Of course wolves aren't the only species that people feel threatened by. The northern spotted owl has been the continual source of consternation since a forty-year timber binge nearly wiped the species from the planet. Almost 20 years since the bird was afforded federal protections, the old line of "putting owls before people" appears in regional newspapers once a month.

However, owls and wolves are no surprise. Their importance to the ecosystems they inhabit is as well documented as the hatred many people inexplicably feel towards them. The animosity that was not so expected, at least to me, was the sentiment expressed just this year when sea otters returned to Oregon's coast for the first time in decades.

Sea otters were hunted to near extinction in the later part of the 19th and early 20th centuries. Their fur (the finest of any mammal at up to 1 million hairs per square inch) formed the backbone of a trade that spanned the globe. In Oregon they hadn't been seen for over 100 years until one was spotted in February in Depoe Bay. Well, it was sort of the first one. Turns out that local biologists have been getting reports of sea otter sightings for years, but feared letting the broader public know.

When I read that, I was confused. We aren't trading sea otter furs anymore--who would want to hurt one of those cute little guys?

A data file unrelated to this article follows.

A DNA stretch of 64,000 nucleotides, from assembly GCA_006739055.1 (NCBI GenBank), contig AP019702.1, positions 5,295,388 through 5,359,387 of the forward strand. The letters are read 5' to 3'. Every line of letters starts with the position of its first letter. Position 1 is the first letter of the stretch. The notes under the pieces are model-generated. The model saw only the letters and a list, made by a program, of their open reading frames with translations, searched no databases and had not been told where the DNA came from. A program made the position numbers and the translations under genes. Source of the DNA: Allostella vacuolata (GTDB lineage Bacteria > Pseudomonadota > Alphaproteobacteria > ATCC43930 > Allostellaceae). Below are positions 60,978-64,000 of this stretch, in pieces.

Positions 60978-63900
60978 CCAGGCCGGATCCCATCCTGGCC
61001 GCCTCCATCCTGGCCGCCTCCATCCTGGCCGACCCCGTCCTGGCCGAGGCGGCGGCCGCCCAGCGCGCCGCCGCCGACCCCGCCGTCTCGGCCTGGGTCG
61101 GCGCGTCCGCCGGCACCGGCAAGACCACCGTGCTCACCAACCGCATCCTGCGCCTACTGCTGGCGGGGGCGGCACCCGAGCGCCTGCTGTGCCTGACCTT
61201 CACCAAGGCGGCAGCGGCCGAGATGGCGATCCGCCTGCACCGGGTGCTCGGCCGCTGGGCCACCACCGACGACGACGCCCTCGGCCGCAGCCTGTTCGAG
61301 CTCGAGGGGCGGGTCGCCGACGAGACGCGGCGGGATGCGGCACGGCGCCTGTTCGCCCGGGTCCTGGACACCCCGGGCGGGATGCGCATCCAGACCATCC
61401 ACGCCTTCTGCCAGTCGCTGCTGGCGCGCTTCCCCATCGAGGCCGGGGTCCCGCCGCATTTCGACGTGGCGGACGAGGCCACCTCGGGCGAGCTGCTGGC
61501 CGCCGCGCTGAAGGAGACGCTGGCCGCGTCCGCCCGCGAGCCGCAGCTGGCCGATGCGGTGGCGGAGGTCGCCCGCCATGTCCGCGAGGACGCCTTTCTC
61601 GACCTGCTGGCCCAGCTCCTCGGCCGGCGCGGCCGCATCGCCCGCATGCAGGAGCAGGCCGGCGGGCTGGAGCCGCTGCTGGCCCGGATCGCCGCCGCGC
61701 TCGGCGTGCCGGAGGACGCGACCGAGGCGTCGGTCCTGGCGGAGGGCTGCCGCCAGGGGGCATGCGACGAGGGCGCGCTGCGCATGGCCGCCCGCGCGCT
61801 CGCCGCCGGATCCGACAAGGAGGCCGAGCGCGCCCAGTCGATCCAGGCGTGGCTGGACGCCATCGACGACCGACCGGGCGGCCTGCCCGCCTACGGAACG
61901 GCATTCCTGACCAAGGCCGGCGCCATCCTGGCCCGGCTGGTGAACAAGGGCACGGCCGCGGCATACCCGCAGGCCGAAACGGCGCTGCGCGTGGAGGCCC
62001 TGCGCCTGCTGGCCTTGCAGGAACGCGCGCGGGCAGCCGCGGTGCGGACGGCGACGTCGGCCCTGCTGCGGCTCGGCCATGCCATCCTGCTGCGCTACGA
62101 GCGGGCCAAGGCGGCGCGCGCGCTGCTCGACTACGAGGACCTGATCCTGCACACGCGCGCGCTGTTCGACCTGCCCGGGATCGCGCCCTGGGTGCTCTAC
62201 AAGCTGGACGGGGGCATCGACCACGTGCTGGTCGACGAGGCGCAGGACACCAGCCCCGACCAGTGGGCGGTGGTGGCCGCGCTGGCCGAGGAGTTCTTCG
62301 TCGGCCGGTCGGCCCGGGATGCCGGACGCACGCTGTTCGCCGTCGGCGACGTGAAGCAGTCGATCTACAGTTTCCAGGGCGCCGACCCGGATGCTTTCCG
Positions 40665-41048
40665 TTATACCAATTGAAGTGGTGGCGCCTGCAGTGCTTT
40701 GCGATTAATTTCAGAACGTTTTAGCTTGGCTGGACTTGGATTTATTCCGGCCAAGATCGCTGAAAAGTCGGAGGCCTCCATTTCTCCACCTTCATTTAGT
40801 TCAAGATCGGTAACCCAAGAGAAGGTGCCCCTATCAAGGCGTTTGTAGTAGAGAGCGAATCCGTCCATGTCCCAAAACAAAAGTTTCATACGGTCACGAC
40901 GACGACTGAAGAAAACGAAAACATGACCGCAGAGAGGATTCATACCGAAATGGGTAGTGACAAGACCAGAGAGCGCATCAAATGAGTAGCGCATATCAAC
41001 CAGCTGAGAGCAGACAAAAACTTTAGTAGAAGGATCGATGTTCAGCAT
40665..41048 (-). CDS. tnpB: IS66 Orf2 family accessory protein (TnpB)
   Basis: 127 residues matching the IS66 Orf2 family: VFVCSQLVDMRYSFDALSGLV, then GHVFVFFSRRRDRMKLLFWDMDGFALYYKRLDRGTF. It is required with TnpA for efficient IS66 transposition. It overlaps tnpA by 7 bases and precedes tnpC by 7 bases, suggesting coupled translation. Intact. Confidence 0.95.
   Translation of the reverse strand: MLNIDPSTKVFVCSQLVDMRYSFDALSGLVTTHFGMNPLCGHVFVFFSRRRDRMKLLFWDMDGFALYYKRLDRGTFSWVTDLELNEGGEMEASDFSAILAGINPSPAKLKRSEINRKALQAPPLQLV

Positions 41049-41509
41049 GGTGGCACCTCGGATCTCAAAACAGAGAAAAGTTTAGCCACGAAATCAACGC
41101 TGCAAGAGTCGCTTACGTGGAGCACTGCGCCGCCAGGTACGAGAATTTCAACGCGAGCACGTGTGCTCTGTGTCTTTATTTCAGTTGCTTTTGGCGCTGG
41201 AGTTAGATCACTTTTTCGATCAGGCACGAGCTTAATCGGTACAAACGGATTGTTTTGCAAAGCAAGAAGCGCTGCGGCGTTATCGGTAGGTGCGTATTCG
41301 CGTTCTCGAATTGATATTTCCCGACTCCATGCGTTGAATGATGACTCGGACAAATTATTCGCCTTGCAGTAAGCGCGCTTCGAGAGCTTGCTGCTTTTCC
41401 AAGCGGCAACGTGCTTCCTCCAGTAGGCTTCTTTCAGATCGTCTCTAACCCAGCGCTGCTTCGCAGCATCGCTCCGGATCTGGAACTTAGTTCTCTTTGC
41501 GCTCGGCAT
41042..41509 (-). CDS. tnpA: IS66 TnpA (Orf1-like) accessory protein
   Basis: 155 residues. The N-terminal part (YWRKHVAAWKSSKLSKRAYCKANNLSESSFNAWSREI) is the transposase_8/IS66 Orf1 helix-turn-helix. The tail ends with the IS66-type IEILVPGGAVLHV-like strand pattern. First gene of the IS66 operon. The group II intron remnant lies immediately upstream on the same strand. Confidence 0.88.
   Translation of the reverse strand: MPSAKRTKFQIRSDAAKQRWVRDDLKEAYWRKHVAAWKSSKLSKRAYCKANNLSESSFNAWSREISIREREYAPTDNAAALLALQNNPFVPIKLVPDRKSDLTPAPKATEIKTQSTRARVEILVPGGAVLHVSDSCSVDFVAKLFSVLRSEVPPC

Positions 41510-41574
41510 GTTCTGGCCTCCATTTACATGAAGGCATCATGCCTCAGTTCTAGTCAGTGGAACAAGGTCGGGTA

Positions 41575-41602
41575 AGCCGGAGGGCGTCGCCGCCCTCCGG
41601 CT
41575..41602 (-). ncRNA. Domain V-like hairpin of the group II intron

Well, it turns out that cute, extremely rare, and vital to the coastal marine ecosystem is not enough to keep you out of the cross hairs. When sea otters were eliminated, urchin populations boomed. Though that meant the destruction of our kelp forests, it also meant money for a small handful of local urchin hunters. And where there are humans, money, and endangered species involved, things do not go well. From the Eugene Register Guard:

Jerome Grant of Depoe Bay dove for urchins for 15 years until last year when his restaurant, the Sea Hag, started taking up too much of his time to allow for fishing.

He said he’s fine with nature taking its course if that’s how sea otters return to Oregon, but he wouldn’t want to see another attempt to plant them here.

"The Oregon Coast is a rugged coast," Grant said. "I don’t know where sea otters would find shelter except in the estuaries. And if otters get a toehold in the estuaries, it’s not urchins you have to worry about. They would also feed on clams, Dungeness crab. They get these superpods of up to 50,000 animals and then the population collapses when they eat themselves out of food."

Other urchin harvesters are less forgiving. Lowe said he’s had fishermen tell him, "If an otter showed up here, we’d take care of it."

That's the kind of language usually reserved for wolves. ("Shoot. Shovel. And shut up." or "Smoke a pack a day.") To think that the terrifying sea otter elicits such a reaction is, well, terrifying.

As the effects of global warming, and our ever-expanding human population continue to put more and more of the global plant and animal community at risk, Klinkenborg's words will take on more meaning.

Idaho's Governor Butch Otter says that a controlled wolf hunt that eliminates all but 100 of the 800 wolves currently living in the state is "responsible management." It begs the question: "what does responsible management of our own species look like?"